Breaking down business development barriers for the legal profession

Breaking down business development barriers for the legal profession

It goes without saying that no one joined the legal profession to become a salesperson. You studied, trained and sweated to become a solicitor to advise your clients so they can achieve what they want for their business or in their personal lives. 

The only problem is that in the 21stCentury the requirement for lawyers to be able to bring in new work is now a must have, not a nice to have.

The legal market has changed massively since the credit crunch hit in 2008. You not only have your traditional competition to worry about, but there is a raft of also new market entrants to contend with. You have the constant conveyor belt of newly merged firms hitting the market, brand new boutiques being launched by high profile practitioners from some of Britain’s best known firms and then there are the ‘Big 4’ accountants who are now promoting their own legal practices.

As a result, the legal market has never been as crowded or as competitive. This means every lawyer needs to take business development seriously or face losing the fragile market position you’ve worked so hard to create.

That, I promise, is the end of the doom and gloom! 

Busting the business development myth

While business development might not be something you are completely comfortable with, the good news is the myth that business development has to be all about networking which means it has to be about formal networking events is nonsense. If it is only the thought of having to walk into a crowded room full of faces you don’t recognise that’s kept you from getting involved in winning new work (and I’ll be honest, those types of events aren’t my bag either), I’d like to share a few alternatives here that may suit you much better.   

Having worked with the professional services for more years than I care to remember I’ve learned that choosing the activities that suit your personal skills and preferences best is absolutely paramount to successful business development. If you are uncomfortable in a certain situation, you’re never going to be at your best and if you’re not at your best, you won’t make a connection with the prospects and professional contacts you come into contact with.

This means the first question you need to ask yourself (quietly, privately and honestly) is where am I most comfortable?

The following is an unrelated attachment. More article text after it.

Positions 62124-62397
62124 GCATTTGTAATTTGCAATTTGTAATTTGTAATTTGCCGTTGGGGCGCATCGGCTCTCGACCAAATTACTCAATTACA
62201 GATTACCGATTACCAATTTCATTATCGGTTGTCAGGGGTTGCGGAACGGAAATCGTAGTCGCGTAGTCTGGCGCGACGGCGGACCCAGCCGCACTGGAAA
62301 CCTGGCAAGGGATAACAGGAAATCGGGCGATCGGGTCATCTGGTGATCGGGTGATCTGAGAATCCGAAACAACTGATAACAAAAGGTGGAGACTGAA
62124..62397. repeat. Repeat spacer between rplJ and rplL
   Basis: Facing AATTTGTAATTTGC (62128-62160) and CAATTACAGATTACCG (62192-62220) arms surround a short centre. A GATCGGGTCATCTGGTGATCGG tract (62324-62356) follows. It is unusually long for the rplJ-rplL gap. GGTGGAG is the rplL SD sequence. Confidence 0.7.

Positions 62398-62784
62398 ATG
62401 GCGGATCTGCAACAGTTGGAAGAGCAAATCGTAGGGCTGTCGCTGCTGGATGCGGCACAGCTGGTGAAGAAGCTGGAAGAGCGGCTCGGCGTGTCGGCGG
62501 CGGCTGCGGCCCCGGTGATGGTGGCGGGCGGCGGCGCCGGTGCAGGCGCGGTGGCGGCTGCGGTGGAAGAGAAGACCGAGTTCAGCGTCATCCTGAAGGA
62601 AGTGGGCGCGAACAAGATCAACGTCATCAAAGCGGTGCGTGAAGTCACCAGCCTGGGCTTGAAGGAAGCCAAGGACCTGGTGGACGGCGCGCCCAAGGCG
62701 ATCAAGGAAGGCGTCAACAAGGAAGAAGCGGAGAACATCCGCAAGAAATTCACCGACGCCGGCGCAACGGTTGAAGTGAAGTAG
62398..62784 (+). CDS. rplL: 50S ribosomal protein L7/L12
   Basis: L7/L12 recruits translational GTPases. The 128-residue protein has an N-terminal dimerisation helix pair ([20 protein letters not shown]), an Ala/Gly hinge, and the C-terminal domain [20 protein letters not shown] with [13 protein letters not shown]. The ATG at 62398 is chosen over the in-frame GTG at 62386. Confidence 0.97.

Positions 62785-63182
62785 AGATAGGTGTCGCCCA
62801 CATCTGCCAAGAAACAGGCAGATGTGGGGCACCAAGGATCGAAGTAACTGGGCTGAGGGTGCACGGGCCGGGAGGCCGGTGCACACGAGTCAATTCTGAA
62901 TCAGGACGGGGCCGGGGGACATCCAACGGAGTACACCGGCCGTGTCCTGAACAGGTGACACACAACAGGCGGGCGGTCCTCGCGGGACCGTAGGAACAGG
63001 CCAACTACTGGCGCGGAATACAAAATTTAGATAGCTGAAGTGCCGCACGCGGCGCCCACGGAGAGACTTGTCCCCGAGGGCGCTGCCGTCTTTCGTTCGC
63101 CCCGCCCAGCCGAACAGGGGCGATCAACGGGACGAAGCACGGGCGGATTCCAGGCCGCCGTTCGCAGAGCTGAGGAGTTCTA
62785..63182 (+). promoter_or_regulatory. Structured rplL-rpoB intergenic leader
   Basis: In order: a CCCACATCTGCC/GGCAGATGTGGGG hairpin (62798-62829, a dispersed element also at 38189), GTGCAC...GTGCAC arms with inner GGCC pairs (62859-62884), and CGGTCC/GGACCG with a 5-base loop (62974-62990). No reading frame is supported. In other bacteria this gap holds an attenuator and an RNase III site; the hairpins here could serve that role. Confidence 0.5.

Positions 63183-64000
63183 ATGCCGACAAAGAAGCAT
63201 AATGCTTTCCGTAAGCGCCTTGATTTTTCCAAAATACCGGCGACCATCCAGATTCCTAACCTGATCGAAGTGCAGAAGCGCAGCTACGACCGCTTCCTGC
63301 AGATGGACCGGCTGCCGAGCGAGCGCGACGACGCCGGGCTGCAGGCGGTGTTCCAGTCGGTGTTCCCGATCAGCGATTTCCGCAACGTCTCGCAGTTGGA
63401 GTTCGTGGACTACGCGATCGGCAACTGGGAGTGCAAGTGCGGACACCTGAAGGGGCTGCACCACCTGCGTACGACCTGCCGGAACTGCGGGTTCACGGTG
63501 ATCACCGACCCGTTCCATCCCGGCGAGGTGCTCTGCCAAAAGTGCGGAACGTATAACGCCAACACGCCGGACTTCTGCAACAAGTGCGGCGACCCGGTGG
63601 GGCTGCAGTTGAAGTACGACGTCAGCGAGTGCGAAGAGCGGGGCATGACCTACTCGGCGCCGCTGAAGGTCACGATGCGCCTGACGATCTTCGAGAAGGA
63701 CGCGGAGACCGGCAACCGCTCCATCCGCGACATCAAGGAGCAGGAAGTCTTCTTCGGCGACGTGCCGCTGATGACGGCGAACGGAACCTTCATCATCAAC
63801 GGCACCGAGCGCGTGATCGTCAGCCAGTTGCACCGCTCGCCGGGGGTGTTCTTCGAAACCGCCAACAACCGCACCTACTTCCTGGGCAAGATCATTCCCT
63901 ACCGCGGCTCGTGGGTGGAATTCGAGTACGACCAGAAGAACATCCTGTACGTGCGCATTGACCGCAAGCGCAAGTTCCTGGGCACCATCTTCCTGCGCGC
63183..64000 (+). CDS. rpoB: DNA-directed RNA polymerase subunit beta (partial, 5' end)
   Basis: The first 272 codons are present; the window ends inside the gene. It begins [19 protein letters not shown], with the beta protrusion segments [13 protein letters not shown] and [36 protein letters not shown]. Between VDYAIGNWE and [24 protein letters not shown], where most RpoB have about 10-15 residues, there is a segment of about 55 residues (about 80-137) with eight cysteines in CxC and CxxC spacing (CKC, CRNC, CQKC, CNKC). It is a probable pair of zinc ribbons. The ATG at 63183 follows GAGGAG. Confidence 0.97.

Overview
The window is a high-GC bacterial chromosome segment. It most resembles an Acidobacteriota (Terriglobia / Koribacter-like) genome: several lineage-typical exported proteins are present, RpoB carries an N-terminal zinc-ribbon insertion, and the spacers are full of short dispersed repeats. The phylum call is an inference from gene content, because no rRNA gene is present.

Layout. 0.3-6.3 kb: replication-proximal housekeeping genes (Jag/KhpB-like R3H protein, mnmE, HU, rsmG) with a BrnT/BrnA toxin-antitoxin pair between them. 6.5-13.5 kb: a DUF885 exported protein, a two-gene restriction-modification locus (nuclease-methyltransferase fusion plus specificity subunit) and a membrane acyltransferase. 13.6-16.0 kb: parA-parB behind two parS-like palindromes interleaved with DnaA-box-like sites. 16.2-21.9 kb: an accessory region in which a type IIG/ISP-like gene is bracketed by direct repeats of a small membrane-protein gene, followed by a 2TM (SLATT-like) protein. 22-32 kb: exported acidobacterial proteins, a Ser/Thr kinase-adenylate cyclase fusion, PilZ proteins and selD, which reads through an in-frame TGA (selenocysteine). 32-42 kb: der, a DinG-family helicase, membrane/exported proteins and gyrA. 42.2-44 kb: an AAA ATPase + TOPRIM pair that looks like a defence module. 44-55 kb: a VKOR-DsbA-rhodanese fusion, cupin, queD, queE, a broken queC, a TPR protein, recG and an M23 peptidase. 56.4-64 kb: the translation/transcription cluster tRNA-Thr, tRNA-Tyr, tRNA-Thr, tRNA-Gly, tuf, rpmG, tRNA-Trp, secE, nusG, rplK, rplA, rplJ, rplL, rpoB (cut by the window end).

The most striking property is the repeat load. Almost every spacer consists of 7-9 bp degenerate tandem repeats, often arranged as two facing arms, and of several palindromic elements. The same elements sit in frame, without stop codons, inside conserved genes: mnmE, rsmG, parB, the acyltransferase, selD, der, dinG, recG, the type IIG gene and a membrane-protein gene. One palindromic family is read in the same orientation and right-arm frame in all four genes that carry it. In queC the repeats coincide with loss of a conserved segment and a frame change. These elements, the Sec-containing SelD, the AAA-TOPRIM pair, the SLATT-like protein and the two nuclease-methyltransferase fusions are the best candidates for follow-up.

To give you a steer here are some of those alternatives I mentioned:

1. Client development vs new client acquisition

Winning clients and keeping clients require very different skillsets. 

The former is probably linked to events and having the confidence to ‘work the room’ in a more traditional sense. However, as more than 75% of your new work will come from your current clients (either directly or as a result of their willingness to refer you to their networks), if you are more comfortable spending productive time with your clients, you will make an invaluable contribution your firm’s business development.

2. Informal networking

If the idea of a formal networking event is putting you off business development, why not consider doing a bit more informal networking? The trick is to do what you like doing with who you like. Choose a few people you know and think should know each other and invite them for drinks in an interesting pub or for a bite to eat at a quirky new place you’ve heard about. The good will you’ll engender will put you in prime position if any opportunities crop up and will make sure you’re invited to your guests’ events which in turn will help you meet even more new people.

3. Speaking

If you think about an average networking event, there may be 50 people there and you may get to speak to five. Of those two or three will probably be of no real use to you (although there is always the potential for referrals and introductions so never count anyone out). 

However, if you are the delivering the key note at the event, all 50 will get to hear what you have to say and, because you’re on stage they’ll immediately view you as an expert. The majority will also rush up to exchange cards and/or ask for your slides afterwards which will give you license to keep the conversation going after the event.

4. Writing

If you’re less comfortable on stage but have a specialism or point of view you’d like to promote, why not write it down? As a first step you can self-publish your content on the firm’s blog or, to push it out a little further, via the ‘write an article’ function on LinkedIn. Once you have built up a bit of confidence you can start to look for opportunities in the trade press (if you’re a commercial solicitor) or the local press (if you’re a private client or family solicitor).

5. Research

And if you really aren’t comfortable putting yourself out there, being on hand to help out with any desk research is also hugely valuable. After all your speakers need to know where to speak, your writers need to know what to write about and where to get published and no business development campaign will ever work without lists and targets.

Once you have worked out which one or two activities from that list suit you best, you’ll be able to see that business development isn’t scary at all—it’s perfectly manageable. The next step is to concentrate on those; do them better and do them more often. This requires a plan, a list and a little bit more structure but, more crucially, it involves knowing how to do the follow up. And that is a subject for another day! 

Related Articles:
Latest Articles:
About the author:
Doug is a director of Size 10½ Boots, a specialist business development agency that works solely with the professional services. In addition to helping law, accountancy and IP firms grow by refreshing the way they approach marketing and business development Doug is also the author of ‘The Visible Lawyer’ and ‘Package, Position, Profit’. ​